The UK’s research and innovation ecosystem is one of our greatest national assets. From discovering the structure of DNA to finding cures for cancer, university research is behind amazing and life-changing discoveries.
Exciting stories from the world of research hit the news every day. Just two recent examples are the discovery of the world’s strongest natural material in limpets’ teeth and toilets for refugees powered by pee.
Thanks to boom years and cross-party consensus, research and innovation has enjoyed substantial government investment. However, we now face a far more challenging spending environment – and greater competition. Most emerging nations have science at the core of their economic strategies. And our traditional rivals for the title of world’s best science nation aren’t backing down in their determination to stay at the top.
So how can UK science and innovation flourish in the next decade? That is the question the report we are publishing today sets out to answer.
We start from a good place. We have a research and innovation ecosystem that is the envy of the world. We have a diverse range of institutions that offer research excellence across many fields. Some focus on discovery research, others on research that is applied or practice-based. The UK needs all of this to succeed.
We argue that there are four elements that are crucial to a healthy ecosystem for UK research and innovation ecosystem.
It needs to be selective. By which we mean the best research, identified through open competition, is funded. Decision-makers throughout the system will always be tempted to give themselves the power to allocate funds based on prejudice, patronage or politics. Or even administrative ease. But we would be absurdly arrogant to think that we can compete with the rest of the world if our researchers aren’t even able to win a domestic contest.
We need to be collaborative. When money is tight, it has to be spent effectively and efficiently. In the research context, this means making the most of complementary strengths and working together to solve complex problems. It means sharing expensive equipment – not just with other researchers but with business and the wider community. It also means making sure that the fruits of research are shared with those that can put them to good use, whether for the benefit of the economy or of wider society.
This requires a responsive mindset. Research must be relevant. In the business context, it helps if the walls of academe are permeable with researchers taking posts in industry and universities offering posts to people with business and industrial experience. In health, it’s about making sure that the patient’s needs are the focus of their care. It’s about working with local enterprises to crack the problems of social exclusion and poverty.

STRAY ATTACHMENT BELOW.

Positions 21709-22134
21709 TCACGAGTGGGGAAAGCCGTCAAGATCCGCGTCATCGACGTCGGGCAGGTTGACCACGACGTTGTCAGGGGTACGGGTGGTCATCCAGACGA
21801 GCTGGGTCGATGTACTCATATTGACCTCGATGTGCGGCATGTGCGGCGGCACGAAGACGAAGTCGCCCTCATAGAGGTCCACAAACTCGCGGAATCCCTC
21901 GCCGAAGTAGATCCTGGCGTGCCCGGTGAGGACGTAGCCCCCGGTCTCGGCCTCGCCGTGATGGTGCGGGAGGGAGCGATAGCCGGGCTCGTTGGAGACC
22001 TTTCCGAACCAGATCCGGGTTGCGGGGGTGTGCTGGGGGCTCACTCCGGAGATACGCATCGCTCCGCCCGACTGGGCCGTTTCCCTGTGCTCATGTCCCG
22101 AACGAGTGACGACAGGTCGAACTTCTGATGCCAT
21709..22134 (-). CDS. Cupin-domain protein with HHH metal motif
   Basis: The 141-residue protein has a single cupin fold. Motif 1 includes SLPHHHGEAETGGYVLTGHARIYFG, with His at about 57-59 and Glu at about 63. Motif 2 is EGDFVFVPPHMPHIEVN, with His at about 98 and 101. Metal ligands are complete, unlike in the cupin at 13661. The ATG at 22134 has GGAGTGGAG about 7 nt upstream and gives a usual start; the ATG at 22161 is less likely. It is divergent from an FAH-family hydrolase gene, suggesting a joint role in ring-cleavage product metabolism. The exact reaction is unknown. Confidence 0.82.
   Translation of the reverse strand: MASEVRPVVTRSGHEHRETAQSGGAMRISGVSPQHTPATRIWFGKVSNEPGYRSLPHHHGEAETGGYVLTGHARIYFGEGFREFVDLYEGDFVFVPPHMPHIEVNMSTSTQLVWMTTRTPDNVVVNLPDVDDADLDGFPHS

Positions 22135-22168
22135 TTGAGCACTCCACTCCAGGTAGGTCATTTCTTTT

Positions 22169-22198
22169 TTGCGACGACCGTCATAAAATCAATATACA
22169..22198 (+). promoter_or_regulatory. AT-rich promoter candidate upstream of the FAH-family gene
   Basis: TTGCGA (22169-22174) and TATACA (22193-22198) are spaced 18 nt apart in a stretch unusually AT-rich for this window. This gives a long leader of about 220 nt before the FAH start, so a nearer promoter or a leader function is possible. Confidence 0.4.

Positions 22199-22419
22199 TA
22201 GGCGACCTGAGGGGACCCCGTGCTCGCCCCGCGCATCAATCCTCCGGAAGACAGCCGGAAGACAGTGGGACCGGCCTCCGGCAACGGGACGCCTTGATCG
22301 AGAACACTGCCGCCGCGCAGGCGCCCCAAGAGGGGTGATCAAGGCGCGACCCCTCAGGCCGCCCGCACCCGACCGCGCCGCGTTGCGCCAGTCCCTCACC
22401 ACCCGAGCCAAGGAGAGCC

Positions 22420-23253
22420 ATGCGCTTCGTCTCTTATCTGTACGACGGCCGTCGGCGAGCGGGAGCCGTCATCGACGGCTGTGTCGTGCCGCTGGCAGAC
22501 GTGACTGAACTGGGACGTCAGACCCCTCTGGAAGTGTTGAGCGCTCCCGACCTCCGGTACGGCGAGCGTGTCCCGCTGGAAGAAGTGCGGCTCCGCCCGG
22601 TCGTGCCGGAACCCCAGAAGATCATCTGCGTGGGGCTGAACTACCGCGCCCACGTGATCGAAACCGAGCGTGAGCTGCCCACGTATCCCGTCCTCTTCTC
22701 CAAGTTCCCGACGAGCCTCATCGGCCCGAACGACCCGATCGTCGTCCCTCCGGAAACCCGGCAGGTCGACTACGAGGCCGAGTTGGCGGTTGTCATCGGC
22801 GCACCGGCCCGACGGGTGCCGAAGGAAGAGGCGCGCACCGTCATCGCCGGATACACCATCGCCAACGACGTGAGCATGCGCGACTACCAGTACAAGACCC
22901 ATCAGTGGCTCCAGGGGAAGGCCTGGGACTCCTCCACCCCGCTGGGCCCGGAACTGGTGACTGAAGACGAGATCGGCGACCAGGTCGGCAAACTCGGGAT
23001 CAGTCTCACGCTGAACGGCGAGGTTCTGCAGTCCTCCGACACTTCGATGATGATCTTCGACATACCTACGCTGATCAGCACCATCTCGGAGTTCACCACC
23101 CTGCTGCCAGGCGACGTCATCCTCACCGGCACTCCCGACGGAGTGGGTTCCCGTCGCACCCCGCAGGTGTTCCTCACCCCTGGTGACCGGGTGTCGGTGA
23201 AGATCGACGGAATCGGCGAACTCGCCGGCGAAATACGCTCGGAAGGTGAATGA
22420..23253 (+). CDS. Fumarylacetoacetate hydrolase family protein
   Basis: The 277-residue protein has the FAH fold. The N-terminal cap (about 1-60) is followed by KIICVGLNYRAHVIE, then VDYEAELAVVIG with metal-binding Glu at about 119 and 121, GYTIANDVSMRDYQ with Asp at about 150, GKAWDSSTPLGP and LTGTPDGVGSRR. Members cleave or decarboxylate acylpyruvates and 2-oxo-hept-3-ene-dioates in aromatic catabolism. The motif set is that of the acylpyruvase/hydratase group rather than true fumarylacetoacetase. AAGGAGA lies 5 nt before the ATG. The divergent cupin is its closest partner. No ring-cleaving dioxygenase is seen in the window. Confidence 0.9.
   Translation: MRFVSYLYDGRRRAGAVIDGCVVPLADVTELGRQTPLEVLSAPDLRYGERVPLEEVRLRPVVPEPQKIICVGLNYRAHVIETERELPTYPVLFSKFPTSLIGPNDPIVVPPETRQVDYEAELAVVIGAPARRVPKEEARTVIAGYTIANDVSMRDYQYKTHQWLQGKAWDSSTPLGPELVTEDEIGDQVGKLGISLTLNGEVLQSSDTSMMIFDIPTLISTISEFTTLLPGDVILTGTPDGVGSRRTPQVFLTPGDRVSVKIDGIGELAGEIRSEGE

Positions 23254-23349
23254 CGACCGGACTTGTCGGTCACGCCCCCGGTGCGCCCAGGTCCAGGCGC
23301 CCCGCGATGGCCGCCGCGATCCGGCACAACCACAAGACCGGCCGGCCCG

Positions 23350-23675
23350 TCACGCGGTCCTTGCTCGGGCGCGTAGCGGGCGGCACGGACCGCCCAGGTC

At the same time we have to nurture the researchers of the future. This means drawing our university students from the widest possible pool and giving them the knowledge and skills they need to pursue a career in research. It also means giving them the opportunity to do so. Some of this is about the availability of finance – we must make loans at favourable rates available to those without private means. But is it also about making sure that excellent doctoral training programmes are available in a wide range of areas and delivered by a diverse range of experts. A healthy research ecosystem needs discovery research, applied research and practice-based research – and ways for them to interact.
Alliance universities are well-placed to play part in such an ecosystem. We do well in open competition. In the REF, we increased our research power over the last REF period by 27 per cent, and far outstripped the national average in quality improvement. We have just put together a booklet and website resource setting out examples of the different ways in which their excellent research is growing industries, improving healthcare, building sustainability and shaping society. Our ambition is produce even more excellent research with even greater impact.
Some of this will come through our strengths in collaboration. Alliance universities have been collaborating with industry and society for over 100 years. Many were established as institutes of engineering and design to meet the needs of the Industrial Revolution. Many have schools created to meet the needs of the towns and cities growing up around the new industries that needed health professionals, lawyers and architects. Even today, they are particularly strong in health, engineering, technology and design – areas that remain crucial for today’s growing industries. Twenty per cent of our research staff join us from industry, giving us a head start in understanding what business needs – and responding to this.
Alliance universities also have strong – and growing – international connections. Nearly a quarter of our research funding comes from outside the UK – this is five per cent above the sector as a whole. We use these international connections to drive local and regional growth.
Finally, we take seriously our responsibility to nurture the next generation of researchers. We teach over 20 per cent of the UK’s undergraduates and 16 per cent of its postgraduates. We increased our share of PhDs by 26 per cent over the last REF period. And we are always looking for new ways to equip our students with the knowledge and skills they need to succeed in their chosen career. So I am delighted to say that today we are also announcing a new Doctoral Training Alliance in Applied Biosciences for Health to launch later this year, suited to the industry careers these students are most likely to embark upon.
Universities are at the heart of our science and innovation ecosystem in the UK. Our report sets out how universities and funders can help secure a research ecosystem that will support the excellent research and innovation that the UK needs to succeed.